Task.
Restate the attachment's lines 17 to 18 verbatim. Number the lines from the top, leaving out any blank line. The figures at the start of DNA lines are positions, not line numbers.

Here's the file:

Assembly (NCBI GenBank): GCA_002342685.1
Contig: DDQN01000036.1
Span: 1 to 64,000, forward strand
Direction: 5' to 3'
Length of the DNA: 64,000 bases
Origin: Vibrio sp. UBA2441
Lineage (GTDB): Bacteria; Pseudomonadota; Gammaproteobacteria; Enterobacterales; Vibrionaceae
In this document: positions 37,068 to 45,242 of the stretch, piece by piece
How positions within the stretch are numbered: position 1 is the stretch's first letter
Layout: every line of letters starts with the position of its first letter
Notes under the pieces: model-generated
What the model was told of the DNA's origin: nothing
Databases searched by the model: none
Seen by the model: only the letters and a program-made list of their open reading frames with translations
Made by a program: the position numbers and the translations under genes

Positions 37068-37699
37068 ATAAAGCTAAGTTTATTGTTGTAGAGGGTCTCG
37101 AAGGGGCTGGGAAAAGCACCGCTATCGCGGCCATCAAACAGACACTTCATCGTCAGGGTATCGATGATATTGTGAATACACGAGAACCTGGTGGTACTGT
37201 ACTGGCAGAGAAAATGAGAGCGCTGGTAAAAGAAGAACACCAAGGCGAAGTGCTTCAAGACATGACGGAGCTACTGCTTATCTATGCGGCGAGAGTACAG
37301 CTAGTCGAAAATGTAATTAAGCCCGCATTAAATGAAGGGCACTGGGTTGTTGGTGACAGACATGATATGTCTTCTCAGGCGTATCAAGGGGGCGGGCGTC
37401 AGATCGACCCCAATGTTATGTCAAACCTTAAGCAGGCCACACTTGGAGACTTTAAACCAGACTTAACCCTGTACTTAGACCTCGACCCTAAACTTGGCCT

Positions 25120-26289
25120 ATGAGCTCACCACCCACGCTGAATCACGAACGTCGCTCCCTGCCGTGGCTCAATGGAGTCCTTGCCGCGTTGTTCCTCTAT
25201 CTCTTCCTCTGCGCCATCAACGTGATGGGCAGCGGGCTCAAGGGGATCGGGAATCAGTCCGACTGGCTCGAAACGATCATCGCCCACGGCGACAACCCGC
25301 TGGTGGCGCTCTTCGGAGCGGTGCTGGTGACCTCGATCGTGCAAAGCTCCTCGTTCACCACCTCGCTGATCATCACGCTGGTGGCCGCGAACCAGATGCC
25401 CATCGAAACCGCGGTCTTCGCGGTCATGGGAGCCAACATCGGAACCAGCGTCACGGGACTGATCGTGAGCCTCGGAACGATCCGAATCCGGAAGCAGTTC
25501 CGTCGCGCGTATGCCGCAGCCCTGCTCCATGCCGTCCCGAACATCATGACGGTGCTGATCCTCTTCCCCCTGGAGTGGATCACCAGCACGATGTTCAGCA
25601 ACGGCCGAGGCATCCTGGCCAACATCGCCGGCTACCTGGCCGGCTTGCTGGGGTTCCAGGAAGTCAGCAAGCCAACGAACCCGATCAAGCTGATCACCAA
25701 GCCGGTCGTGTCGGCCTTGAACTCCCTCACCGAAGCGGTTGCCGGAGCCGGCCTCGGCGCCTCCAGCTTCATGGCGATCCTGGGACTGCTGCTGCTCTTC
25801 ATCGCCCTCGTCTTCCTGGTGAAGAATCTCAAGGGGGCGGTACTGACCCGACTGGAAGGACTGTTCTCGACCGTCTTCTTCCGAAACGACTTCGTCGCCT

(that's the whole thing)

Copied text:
37068 ATAAAGCTAAGTTTATTGTTGTAGAGGGTCTCG
37101 AAGGGGCTGGGAAAAGCACCGCTATCGCGGCCATCAAACAGACACTTCATCGTCAGGGTATCGATGATATTGTGAATACACGAGAACCTGGTGGTACTGT